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I am working on a regression model (more specifically, the GLM). It has 6 factors that are always available and two factors that are only sometimes available. In other words, I have $y\sim x_1+x_2+...+x_6 + z_1 + z_2$, where $x_{1..6}$ are always available and $z_{1..2}$ are only available for certain data points.

I wonder how I would deal with this structure. One simple approach is to run many independent regressions. For example, I can do:

  1. $y \sim x_1+...+x_6$ for all data points $y \sim x_1+...+x_6 + z_1$ for all data points where $z_1$ is available
  2. $y \sim x_1+...+x_6 + z_2$ for all data points where $z_2$ is available
  3. $y \sim x_1+...+x_6 + z_1+ z_2$ for all data points where $z_1$ and $z_2$ are both available.

The problem of this is that as the number of optional factors increase, the regressions I have to run increase exponentially. I wonder if there is any better way to deal with this.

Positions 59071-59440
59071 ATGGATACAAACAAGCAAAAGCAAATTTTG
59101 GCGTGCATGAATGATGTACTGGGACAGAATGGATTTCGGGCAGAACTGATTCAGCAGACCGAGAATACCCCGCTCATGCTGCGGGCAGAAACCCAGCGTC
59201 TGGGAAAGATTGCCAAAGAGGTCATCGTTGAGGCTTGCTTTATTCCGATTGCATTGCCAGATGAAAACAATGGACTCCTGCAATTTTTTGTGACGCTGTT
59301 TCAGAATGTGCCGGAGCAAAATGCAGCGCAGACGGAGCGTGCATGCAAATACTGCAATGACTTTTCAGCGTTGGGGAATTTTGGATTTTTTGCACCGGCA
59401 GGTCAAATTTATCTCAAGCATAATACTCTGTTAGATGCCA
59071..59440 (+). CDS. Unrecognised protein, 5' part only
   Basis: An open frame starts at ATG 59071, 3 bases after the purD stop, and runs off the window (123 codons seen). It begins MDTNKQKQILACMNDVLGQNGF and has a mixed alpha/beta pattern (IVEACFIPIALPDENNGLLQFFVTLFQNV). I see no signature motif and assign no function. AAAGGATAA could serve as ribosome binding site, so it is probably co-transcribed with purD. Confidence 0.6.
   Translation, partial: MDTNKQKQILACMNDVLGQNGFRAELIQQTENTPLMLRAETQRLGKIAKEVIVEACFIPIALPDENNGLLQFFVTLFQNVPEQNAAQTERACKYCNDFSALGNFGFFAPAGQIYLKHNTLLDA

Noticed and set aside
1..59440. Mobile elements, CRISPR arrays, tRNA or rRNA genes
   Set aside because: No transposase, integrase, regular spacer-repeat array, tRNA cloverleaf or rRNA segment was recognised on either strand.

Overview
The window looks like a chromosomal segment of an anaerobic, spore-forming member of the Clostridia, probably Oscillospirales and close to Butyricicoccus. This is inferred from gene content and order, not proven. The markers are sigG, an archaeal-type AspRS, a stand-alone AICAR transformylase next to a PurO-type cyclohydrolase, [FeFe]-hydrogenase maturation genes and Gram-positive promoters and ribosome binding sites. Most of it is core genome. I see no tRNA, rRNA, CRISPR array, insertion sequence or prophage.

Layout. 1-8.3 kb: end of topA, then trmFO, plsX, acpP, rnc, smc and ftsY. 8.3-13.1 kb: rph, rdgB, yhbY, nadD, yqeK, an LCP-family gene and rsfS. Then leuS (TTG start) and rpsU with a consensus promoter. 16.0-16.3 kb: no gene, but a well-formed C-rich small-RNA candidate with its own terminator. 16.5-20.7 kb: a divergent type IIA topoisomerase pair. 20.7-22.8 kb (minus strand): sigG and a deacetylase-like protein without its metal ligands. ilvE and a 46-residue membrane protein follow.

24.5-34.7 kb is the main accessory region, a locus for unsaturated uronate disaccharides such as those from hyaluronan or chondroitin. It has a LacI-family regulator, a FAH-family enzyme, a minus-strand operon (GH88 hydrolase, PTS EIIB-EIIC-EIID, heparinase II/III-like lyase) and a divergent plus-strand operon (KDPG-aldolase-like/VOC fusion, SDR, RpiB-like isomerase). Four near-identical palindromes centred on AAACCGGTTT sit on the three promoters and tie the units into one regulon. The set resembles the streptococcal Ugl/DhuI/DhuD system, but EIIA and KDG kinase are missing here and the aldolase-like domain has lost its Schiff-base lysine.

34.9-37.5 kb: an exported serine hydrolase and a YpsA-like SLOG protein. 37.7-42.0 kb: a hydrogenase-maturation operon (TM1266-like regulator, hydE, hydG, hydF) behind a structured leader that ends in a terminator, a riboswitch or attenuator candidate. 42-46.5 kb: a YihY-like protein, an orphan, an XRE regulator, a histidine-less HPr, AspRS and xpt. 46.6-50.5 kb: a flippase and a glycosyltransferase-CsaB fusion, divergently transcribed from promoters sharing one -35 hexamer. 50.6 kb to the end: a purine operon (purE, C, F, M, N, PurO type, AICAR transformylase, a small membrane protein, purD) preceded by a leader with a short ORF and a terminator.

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  • $\begingroup$ Why are all factors added? Can you write down your model specification? $\endgroup$ – Aksakal Dec 29 '15 at 18:54
  • $\begingroup$ Because I want to use all available data. I noticed some format problems. Now I corrected them. $\endgroup$ – Tom Bennett Dec 29 '15 at 21:37
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Looks like you are dealing with the bane of every statistical analyses existence: missing data. You can either remove the missing values, impute them, or model them. Much of the time, missing data imputation is the best option. It can allow you to get reasonable results and keep all of your observations. There are several types of imputation that are dependent on the information you have about your missing values. For some information on missing data imputation and R code, refer to http://www.stat.columbia.edu/~gelman/arm/missing.pdf.

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